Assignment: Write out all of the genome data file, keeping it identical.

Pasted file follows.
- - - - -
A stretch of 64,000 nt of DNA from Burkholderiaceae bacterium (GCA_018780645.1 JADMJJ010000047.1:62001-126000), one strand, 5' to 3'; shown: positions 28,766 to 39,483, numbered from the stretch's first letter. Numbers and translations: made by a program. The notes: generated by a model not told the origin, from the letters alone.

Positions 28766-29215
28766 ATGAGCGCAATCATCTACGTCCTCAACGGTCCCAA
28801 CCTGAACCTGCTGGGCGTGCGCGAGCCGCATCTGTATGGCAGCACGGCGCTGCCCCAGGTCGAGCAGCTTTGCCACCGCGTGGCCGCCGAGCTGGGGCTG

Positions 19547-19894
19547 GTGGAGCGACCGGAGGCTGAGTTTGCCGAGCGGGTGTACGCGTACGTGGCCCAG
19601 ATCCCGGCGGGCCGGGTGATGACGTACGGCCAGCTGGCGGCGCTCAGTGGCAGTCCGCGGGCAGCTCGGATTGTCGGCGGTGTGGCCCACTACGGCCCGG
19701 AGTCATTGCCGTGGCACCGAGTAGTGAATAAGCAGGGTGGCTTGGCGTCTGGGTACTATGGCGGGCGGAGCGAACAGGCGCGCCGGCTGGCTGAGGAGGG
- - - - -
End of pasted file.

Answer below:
A stretch of 64,000 nt of DNA from Burkholderiaceae bacterium (GCA_018780645.1 JADMJJ010000047.1:62001-126000), one strand, 5' to 3'; shown: positions 28,766 to 39,483, numbered from the stretch's first letter. Numbers and translations: made by a program. The notes: generated by a model not told the origin, from the letters alone.

Positions 28766-29215
28766 ATGAGCGCAATCATCTACGTCCTCAACGGTCCCAA
28801 CCTGAACCTGCTGGGCGTGCGCGAGCCGCATCTGTATGGCAGCACGGCGCTGCCCCAGGTCGAGCAGCTTTGCCACCGCGTGGCCGCCGAGCTGGGGCTG

Positions 19547-19894
19547 GTGGAGCGACCGGAGGCTGAGTTTGCCGAGCGGGTGTACGCGTACGTGGCCCAG
19601 ATCCCGGCGGGCCGGGTGATGACGTACGGCCAGCTGGCGGCGCTCAGTGGCAGTCCGCGGGCAGCTCGGATTGTCGGCGGTGTGGCCCACTACGGCCCGG
19701 AGTCATTGCCGTGGCACCGAGTAGTGAATAAGCAGGGTGGCTTGGCGTCTGGGTACTATGGCGGGCGGAGCGAACAGGCGCGCCGGCTGGCTGAGGAGGG